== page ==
family and outside activities compete for attention, quiet time tends to take a
see quiet time as too routine. I often hear the phrase, “When I have an urge
to seek the Lord, I will, but making it a regular practice seems too
ritualistic, not spontaneous enough.” Jim, a close friend of mine, said to me,
“I know I should have a regular quiet time, but I’ve been waiting for
it to feel right to get started.” Those who feel this way fail to see
quiet time as a Christian discipline that forms into a habit.
Or maybe you’re a brand-new Christian who has never
heard of a daily quiet time. When Chad received Jesus in his life several months
ago, he wanted a deeper walk with God but didn’t know how. While he read
God’s Word sporadically and prayed, he lacked the daily power to live a
victorious Christian life. Chad recognized that his victory in Christ depended
on spending daily quiet time with God.
not a passive writer on the topic of quiet time. I have discovered a direct relationship between my own success and failure
and my quiet time with God. I have often said to God, “I’m too busy today. I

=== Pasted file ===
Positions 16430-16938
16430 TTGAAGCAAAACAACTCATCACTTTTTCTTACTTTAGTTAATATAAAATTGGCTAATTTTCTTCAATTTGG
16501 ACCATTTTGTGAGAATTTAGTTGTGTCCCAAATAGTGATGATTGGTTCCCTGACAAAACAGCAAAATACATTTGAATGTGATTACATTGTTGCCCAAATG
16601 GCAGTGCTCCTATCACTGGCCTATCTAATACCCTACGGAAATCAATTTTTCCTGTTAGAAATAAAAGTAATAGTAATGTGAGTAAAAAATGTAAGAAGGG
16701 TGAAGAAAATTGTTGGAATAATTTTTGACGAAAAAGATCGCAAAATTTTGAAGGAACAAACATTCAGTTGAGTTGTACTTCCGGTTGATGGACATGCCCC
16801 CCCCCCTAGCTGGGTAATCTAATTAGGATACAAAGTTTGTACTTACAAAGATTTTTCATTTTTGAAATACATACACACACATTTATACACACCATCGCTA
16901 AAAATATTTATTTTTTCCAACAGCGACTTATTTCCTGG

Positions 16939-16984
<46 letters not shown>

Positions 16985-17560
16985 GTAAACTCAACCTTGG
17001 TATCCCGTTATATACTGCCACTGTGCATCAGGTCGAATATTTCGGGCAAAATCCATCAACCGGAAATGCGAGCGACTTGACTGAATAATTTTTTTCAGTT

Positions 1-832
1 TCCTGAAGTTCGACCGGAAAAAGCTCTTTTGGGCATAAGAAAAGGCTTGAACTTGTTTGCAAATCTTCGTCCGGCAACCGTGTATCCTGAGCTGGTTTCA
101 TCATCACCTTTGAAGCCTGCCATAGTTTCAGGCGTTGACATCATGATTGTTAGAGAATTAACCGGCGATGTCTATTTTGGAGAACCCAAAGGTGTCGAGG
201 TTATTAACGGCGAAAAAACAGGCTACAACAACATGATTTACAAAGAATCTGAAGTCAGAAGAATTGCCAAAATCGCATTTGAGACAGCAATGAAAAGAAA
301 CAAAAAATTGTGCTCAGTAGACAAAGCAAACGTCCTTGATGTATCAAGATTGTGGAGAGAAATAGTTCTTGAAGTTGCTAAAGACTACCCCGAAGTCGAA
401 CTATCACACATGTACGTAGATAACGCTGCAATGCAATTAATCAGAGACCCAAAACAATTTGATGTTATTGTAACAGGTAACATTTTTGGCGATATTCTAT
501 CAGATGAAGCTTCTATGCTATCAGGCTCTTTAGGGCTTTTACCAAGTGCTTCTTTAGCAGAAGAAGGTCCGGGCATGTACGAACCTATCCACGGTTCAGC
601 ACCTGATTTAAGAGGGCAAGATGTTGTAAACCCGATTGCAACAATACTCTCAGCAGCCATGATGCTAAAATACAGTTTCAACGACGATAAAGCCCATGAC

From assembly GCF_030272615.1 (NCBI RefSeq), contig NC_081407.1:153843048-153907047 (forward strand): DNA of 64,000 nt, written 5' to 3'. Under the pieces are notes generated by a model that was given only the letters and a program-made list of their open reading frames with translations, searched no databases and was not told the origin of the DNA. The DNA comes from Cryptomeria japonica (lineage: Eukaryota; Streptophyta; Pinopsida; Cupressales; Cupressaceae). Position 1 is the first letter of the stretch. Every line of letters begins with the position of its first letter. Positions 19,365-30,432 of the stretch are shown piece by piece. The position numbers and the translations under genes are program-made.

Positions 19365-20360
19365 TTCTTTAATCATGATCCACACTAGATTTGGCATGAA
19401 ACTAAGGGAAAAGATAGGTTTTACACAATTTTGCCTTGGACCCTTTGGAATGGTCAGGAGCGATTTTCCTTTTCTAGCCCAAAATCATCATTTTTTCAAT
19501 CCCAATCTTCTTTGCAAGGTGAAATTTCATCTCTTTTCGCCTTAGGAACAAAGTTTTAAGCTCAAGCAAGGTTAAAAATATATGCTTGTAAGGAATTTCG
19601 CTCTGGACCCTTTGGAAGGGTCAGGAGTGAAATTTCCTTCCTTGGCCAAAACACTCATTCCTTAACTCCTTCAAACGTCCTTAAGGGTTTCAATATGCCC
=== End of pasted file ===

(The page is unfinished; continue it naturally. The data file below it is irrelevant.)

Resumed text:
have too much to accomplish. I’ll check in later.”
the end of the day, after never having found the time, I realize what a
frustrating, unfruitful and conflictive day I experienced. Without my time with
God, I flounder through my day without the Spirit’s control to face life’s
went through one of those periods in 1996 while living in Pasadena, California,
and attending Fuller Theological Seminary. “You know how pressed I am for time
to turn in my course work,” I argued with God. “I just don’t have time for
a daily quiet time.”
after, I somehow managed to complete a major paper on church history and turn it
in on time. When I received it back, however, it was covered with red ink from
the professor. I had to completely redo it.
this point, God clearly spoke to me. “Joel,” He said, “I’m the one who
will give you wisdom. Even when you’re extremely busy, seek me first and
I’ll give you success.”